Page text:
• evidence given by Marsha Crosland cast doubt on the bona fides of Park View Claims – for the relevant accounting period, documents held by Companies House recorded the company as dormant
  • there was a link between  one of the defendants and a director of Park View Claims

In respect of the defendants individually, Mehmet Yavuz had falsely made a substantial claim for the hire of a replacement vehicle when he had not hired a vehicle at all and had told lies to the medical expert about being injured. He had not been honest about the number of accidents that he had involvement with.

Aylem Yavuz supported her husband's false claim for hire charges and gave contradictory accounts about the severity of her alleged injuries. She attempted to explain away the false claim for treatment by stating that she didn't properly read the documents that she was signing.

Hasan Sel had not been injured as he had suggested and had lied about the injuries in his witness statement and to the medico-legal expert.

Ayse Sel gave contradictory stories about the lead up to the fictitious accident that was the background to her claim. She also gave inconsistent accounts about her injuries.

Salman Gulbudak claimed that he was hiring a replacement vehicle at the same time that that vehicle was said to be being hired to Mehmet Yavuz. In an effort to cover his tracks, he changed the length of time that he was said to be hiring the vehicle and then alleged that he had hired other vehicles. He also advanced a false claim for recovery and storage charges.

Mato Gulbudak gave inconsistent evidence about the deployment of airbags – photos taken of the vehicle shortly after the alleged incident clearly showed the airbags having been deployed, yet he told the medico-legal expert that they had not deployed and said nothing about them deploying in his witness statement.

Ercan Kaya had called evidence from his nephew in the contempt proceedings but his evidence was undermined by his failure to recall his involvement in an accident a few weeks before Mr Kaya's accident. Kaya inexplicably dropped a claim for credit hire which had been fictitious. There were also inconsistencies in his admitted claims history. Kaya had claimed to have been injured in an accident with an ex-police officer who had said there had been no accident.

Ayten and Gunes Kaya were both wholly unconvincing. Gunes Kaya had attempted to suggest that she had made arrangements with neighbours to collect her children from school that afternoon before the accident had taken place, but then went on to suggest that she actually made those arrangements from the roadside.

The defendants received the following sentences and were each ordered to pay costs of £9,000.

  • Mehmet Yavuz was guilty of three counts of contempt and was sentenced to prison for 14 months
  • Eylem Yavuz was guilty of two counts of contempt and was sentenced to prison for 4 months, suspended for 1 year
  • Hasan Sel was guilty of two counts of contempt and was sentenced to prison for 4 months
  • Ayse Sel was also found guilty of two counts of contempt and was sentenced to prison for 4 months suspended for 1 year
  • Salman Gulbudak was found guilty of three counts of contempt and was sentenced to prison for 12 months
  • Mato Gulbudak was found guilty of two counts of contempt and was sentenced to prison for 4 months suspended for 1 year
  • Ercan Kaya was found guilty of two counts of contempt and was sentenced to prison for 9 months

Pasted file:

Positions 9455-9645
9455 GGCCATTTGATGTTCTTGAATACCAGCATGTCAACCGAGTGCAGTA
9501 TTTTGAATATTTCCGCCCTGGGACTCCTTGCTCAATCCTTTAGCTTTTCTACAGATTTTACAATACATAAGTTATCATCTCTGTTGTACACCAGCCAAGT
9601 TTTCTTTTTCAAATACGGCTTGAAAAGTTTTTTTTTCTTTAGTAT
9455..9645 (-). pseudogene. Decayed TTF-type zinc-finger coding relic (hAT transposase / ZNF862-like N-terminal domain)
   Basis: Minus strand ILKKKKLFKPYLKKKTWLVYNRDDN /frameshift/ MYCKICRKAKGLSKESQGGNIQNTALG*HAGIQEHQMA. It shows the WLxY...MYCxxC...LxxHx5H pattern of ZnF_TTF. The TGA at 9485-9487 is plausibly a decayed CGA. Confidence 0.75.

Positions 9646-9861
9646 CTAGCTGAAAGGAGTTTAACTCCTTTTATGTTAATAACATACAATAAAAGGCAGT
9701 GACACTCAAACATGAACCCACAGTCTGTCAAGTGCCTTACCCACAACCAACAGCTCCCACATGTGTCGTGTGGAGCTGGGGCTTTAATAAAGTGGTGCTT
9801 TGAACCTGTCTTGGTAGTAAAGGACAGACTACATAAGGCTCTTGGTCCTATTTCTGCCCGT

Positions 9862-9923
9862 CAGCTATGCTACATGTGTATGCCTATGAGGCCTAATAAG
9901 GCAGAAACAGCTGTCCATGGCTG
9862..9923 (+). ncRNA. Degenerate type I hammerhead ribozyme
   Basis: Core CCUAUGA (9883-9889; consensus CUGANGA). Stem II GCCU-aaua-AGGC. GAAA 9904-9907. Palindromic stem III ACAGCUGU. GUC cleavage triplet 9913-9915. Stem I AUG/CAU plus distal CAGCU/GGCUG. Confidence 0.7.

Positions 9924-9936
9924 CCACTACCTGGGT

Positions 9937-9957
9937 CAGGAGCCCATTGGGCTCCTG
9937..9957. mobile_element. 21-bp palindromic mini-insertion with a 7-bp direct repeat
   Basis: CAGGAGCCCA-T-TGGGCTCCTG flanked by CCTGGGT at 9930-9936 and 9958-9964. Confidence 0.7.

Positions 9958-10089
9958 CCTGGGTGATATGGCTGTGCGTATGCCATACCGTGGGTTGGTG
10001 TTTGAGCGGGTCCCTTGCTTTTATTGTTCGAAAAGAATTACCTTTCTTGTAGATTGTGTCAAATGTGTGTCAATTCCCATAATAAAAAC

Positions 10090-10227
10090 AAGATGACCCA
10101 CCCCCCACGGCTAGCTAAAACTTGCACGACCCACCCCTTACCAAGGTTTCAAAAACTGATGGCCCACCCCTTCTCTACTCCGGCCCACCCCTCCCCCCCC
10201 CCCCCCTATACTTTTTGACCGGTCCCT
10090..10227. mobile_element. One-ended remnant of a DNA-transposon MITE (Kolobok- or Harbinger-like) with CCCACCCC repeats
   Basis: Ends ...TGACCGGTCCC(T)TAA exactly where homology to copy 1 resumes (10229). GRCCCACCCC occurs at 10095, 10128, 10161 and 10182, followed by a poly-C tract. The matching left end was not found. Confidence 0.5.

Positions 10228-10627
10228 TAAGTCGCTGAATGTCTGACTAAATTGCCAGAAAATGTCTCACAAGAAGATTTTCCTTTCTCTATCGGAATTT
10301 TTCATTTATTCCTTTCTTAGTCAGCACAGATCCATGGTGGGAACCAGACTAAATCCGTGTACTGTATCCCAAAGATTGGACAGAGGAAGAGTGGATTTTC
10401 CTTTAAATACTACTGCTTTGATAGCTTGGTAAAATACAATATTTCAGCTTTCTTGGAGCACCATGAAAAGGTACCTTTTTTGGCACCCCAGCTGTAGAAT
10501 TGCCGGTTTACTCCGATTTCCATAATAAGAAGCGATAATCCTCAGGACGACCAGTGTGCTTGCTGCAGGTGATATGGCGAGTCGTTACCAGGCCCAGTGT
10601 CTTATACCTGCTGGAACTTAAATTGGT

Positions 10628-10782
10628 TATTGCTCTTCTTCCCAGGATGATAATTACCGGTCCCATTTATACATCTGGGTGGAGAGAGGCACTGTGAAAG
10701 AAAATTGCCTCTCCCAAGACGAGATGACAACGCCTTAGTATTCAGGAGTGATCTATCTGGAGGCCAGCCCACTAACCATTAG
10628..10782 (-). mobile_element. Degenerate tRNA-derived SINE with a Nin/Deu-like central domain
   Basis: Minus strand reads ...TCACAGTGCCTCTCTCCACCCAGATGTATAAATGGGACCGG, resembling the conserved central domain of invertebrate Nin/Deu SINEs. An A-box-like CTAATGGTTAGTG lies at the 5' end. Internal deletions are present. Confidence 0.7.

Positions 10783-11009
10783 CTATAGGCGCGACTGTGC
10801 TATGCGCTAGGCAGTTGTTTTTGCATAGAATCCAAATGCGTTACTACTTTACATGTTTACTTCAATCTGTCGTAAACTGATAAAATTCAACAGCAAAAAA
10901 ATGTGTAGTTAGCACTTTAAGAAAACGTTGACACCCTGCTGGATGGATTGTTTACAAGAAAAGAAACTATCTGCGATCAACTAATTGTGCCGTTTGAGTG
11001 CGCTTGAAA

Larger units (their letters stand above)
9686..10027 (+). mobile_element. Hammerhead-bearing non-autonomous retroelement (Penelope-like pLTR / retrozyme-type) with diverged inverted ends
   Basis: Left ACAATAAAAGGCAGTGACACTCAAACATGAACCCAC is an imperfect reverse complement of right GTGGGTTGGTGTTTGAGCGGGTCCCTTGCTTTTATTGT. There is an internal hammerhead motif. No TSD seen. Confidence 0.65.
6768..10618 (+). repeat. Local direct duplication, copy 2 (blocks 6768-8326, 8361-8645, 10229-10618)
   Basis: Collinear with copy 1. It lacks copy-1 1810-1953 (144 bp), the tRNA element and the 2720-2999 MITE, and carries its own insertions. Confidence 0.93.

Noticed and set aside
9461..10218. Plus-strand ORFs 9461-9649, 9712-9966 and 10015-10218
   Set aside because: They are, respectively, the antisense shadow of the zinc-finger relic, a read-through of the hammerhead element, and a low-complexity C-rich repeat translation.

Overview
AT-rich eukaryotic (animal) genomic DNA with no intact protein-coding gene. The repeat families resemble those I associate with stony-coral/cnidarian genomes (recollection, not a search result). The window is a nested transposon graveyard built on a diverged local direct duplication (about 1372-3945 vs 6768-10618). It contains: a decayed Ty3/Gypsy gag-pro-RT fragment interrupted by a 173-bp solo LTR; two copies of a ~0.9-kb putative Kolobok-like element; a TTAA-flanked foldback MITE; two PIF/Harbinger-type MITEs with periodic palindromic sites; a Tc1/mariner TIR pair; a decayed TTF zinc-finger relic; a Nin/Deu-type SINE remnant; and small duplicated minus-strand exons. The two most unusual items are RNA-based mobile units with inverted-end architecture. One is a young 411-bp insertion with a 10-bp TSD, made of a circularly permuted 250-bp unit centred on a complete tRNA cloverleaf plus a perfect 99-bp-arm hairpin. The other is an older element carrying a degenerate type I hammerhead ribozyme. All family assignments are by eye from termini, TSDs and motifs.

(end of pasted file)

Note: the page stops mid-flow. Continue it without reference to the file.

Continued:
• Ayten Kaya was found guilty of two counts of contempt and was sentenced to prison for 4 months suspended for 1 year
  • Gunes Kaya was found guilty of two counts of contempt and was sentenced to prison for 4 months suspended for 1 year


Had the fraudsters been successful in their civil claims, then LV= stood to pay out in the region of £350,000. Even in the face of the contempt proceedings, the defendants still insisted that their claims were genuine, recruiting in other witnesses to give evidence on their behalf.

As part of their attempt to defraud LV= the defendants served a number of documents in this case that contained false statements of truth and those documents were served in the furtherance of their fraudulent claims. Parties receiving documents that are served with a statement of truth must be able to rely upon them as being authentic and genuine.

Where a party later establishes that documents served in proceedings were falsely verified and where contempt is later proved, then it is right that the court should be able to punish those guilty of contempt by handing down a prison sentence, particularly where the backdrop to the contempt is a conspiracy to defraud. By handing down prison sentences, there will be deterrent effect upon other would be fraudsters.

It is usually the case in portal claims that the statement of truth to the CNF is signed by the claimant's solicitor. Whilst only a footnote to the judgment, Mr Justice Warby states "It may be arguable therefore that a false and dishonest statement in a CNF in Form RTA1 could found an application to commit for contempt, but it cannot be said that the matter is free from doubt". Mr Justice Warby goes on to recommend that the Civil Procedure Rule Committee should consider the matter further.

You can view the judgment here: http://www.bailii.org/ew/cases/EWHC/QB/2017/3088.html


For further information about this case, please contact Marsha Crosland on 0113 261 6532, or by email on marsha.crosland@dwf.law

This information is intended as a general discussion surrounding the topics covered and is for guidance purposes only. It does not constitute legal advice and should not be regarded as a substitute for taking legal advice. DWF is not responsible for any activity undertaken based on this information.